Judge Merrick Garland waited over 300 days after being named to U.S. Supreme Court by President Obama. He was not given a vote for his nomination by the U.S. Senate. He was not given a hearing. He was not given a chance. Despite being qualified and earning bipartisan support, he was never seriously considered.
It was wrong and without precedent in American history.
Now President Trump has nominated Judge Neil McGill Gorsuch from the U.S. Court of Appeals for the Tenth Circuit. He’s qualified and has previously earned bipartisan support from the Senate. By all accounts, he’s a good Judge. But it doesn’t matter.
Judge Gorsuch should not be given a vote or even serious consideration for confirmation to the Court.
Every action has an equal and opposite reaction. Those who enforced a blockade on Judge Garland cannot in good faith insist or expect Gorsuch’s appointment to proceed swiftly. Democrats, Independents, and free-thinking Republicans should not forget what happened to Judge Garland. Moreover, we should not forget what is at stake in confirming a justice to a fiercely divided court.
Any Trump appointee other than Merrick Garland will further undermine public confidence in the Supreme Court. What is at stake in this appointment is faith in our system. If lost, it will be difficult ― if not impossible ― to regain.
There is another solution besides resurrecting the nomination of Merrick Garland: President Trump and the Senate could maintain the status quo.
The confirmation of Judge Gorsuch would raise a specter of further politicization of the court not seen since Bush v. Gore. Even if Judge Gorsuch were to analyze and decide cases with an independent mind, any decision supporting the administration will be seen as illegitimate and tainted. Aside from appearances, the balance of the court itself would continue to tip rightward as a perverse result of the political gamesmanship that prevented Garland’s appointment. There is another solution besides resurrecting the nomination of Merrick Garland: President Trump and the Senate could maintain the status quo.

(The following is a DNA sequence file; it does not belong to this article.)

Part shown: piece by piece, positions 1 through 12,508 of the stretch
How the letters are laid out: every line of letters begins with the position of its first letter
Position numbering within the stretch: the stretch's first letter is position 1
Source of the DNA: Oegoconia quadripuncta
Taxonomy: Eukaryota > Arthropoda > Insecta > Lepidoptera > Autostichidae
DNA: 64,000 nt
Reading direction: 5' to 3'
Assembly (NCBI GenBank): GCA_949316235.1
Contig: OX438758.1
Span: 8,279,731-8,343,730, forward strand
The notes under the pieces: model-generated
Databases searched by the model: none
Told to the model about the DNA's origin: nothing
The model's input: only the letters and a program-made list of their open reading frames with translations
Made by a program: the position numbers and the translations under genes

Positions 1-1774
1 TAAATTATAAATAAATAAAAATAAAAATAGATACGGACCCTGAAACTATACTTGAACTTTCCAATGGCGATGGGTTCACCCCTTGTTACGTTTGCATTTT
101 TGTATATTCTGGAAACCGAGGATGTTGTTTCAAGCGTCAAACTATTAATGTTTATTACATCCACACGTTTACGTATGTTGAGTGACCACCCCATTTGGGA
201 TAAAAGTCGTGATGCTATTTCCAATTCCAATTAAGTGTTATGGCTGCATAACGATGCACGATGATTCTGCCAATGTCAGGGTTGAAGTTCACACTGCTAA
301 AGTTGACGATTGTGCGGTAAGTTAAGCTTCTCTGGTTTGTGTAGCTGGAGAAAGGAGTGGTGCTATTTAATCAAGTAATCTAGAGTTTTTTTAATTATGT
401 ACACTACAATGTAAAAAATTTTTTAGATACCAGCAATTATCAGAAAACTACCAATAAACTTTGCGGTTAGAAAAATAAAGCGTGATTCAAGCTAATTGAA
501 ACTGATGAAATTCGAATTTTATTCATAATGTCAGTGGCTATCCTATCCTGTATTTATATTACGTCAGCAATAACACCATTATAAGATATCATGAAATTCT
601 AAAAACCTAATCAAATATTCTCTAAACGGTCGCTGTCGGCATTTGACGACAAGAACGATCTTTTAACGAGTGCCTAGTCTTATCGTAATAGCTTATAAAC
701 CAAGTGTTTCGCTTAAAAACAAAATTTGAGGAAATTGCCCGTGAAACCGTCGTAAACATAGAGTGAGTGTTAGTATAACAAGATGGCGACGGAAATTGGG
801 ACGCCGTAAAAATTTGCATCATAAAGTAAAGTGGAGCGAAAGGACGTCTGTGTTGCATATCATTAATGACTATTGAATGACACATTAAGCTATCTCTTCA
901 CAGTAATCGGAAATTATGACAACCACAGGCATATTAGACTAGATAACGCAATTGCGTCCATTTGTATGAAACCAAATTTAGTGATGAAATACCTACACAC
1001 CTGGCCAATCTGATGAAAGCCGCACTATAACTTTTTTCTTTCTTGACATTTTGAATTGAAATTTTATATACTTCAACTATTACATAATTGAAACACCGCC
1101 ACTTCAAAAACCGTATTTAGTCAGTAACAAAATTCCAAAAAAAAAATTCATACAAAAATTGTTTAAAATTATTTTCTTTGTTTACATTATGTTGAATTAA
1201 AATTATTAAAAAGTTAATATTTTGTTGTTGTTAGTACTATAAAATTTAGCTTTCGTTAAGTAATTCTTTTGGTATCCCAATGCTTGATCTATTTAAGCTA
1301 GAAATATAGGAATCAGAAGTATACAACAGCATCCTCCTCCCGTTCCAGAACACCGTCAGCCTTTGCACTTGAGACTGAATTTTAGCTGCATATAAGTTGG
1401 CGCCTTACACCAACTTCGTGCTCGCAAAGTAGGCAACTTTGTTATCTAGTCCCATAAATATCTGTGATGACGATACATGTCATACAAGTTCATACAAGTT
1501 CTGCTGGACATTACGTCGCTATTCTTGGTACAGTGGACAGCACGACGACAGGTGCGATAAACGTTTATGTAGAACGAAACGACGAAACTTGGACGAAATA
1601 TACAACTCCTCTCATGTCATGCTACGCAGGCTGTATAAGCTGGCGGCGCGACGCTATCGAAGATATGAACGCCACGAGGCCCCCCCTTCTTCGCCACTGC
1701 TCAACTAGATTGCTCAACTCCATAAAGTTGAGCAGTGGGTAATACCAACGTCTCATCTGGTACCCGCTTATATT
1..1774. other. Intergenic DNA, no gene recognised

Neither the Constitution nor Federal law requires nine justice on the Court. Nothing from the historical writings of the Founding Fathers suggests that nine justices was seen as necessary. The Judiciary Act of 1789 set the number of justices at six. There is little persuasive precedent that nine justices are required for the institution to function well.
The court is currently split 4–4 along ideological lines. Preserving this split will require the court to issue either nearly unanimous rulings or show deference to lower courts. The prospect of narrow 5–4 decisions is eliminated and the push to compromise is incentivized.
The current administration has already demonstrated an unnerving disregard for ethics rules, the law, and the Constitution. Fewer than 30 days into the Trump administration, the 9th Circuit U.S. Court of Appeals had issued a ruling blocking enforcement of President Trump’s executive order barring travelers to the United States from seven majority Muslim nations. The Emoluments Clause of the Constitution and its application to President Trump’s business interests abroad raises serious questions about whether he can constitutionally serve. Finally, the President’s comments denigrating the judiciary, which have been called “demoralizing” and “disheartening” by none other than Judge Gorsuch, show a contempt for the court system. Never before in American history have we had a president who openly intimidates judges to such a degree. He should not be allowed to appoint a justice to the highest court in the land given the lack of respect for the institution.
If there is one institution that cannot and should not be put in jeopardy under this new administration, it is our Supreme Court. Those who love liberty should use every tool at their disposal to prevent any Trump appointment other than Garland. Those who care about the integrity of the institution should fight to preserve and protect it. The risk is too great.